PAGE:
Lynne E. Maquat, Ph.D., the J. Lowell Orbison Endowed Chair and Professor in the Department of Biochemistry and Biophysics at the University of Rochester School of Medicine and Dentistry, is the recipient of the 2018 Wiley Prize in Biomedical Sciences. The award honors scientists who challenge accepted thinking and work tirelessly to open new fields of research and understanding in the biomedical sciences.
The founding director of the University of Rochester’s Center for RNA Biology, Maquat has spent her career deciphering the many roles that RNA plays in sickness and in health. She’s an international leader in the field and is credited with several major discoveries that are informing a new generation of therapies for a wide range of genetic disorders.
The Wiley Prize Jury, composed of highly regarded scientists from institutions across the country, singled out Maquat for her work on nonsense-mediated mRNA decay (NMD), an important surveillance system in the body. NMD protects against mistakes in gene expression that lead to disease. She acknowledges continuous support from the National Institutes of Health for the past 35 years, without which her research would not have been possible.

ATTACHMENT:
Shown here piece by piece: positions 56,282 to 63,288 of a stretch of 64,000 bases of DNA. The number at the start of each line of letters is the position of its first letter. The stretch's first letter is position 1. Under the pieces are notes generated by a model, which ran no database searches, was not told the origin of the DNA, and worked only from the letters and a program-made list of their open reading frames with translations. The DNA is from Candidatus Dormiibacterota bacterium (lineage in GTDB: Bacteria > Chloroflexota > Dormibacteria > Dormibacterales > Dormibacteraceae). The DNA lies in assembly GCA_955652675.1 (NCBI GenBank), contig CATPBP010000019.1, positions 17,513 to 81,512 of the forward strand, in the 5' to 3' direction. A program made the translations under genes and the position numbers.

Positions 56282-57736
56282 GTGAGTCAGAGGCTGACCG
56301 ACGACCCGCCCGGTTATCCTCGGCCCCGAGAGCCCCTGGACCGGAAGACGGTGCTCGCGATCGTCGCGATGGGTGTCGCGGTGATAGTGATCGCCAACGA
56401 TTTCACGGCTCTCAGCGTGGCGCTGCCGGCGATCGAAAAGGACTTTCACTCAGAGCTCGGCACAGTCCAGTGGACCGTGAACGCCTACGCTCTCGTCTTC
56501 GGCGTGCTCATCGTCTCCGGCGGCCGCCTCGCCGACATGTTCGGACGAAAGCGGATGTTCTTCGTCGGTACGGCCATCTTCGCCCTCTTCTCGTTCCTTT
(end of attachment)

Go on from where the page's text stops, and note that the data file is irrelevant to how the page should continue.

Also a professor in the Wilmot Cancer Institute, Maquat is the recipient of several other prestigious honors: the Canada Gairdner International Award (2015); the RNA Society’s Lifetime Achievement Awards in Service (2010) and in Science (2017); the Vanderbilt Prize in Biomedical Science (2017); and election to the National Academy of Medicine (2017), the National Academies of Sciences (2011) and the American Academy of Arts and Sciences (2006).
The 17th winner of the Wiley Prize in Biomedical Science, Maquat will receive the award on April 13 and deliver an honorary lecture as part of The Rockefeller University Lecture Series.
The Wiley Prize in Biomedical Sciences was first awarded in 2002. Among the many distinguished recipients of the Wiley Prize in Biomedical Sciences, nine have gone on to be awarded the Nobel Prize in Physiology or Medicine and two have gone on to be awarded the Nobel Prize in Chemistry.
The University of Rochester Medical Center is home to approximately 3,000 individuals who conduct research on everything from cancer and heart disease to Parkinson’s, pandemic influenza and autism. Spread across many centers, institutes and labs, our scientists have developed therapies that have improved human health locally, in the region and across the globe. To learn more, visit www.urmc.rochester.edu/research.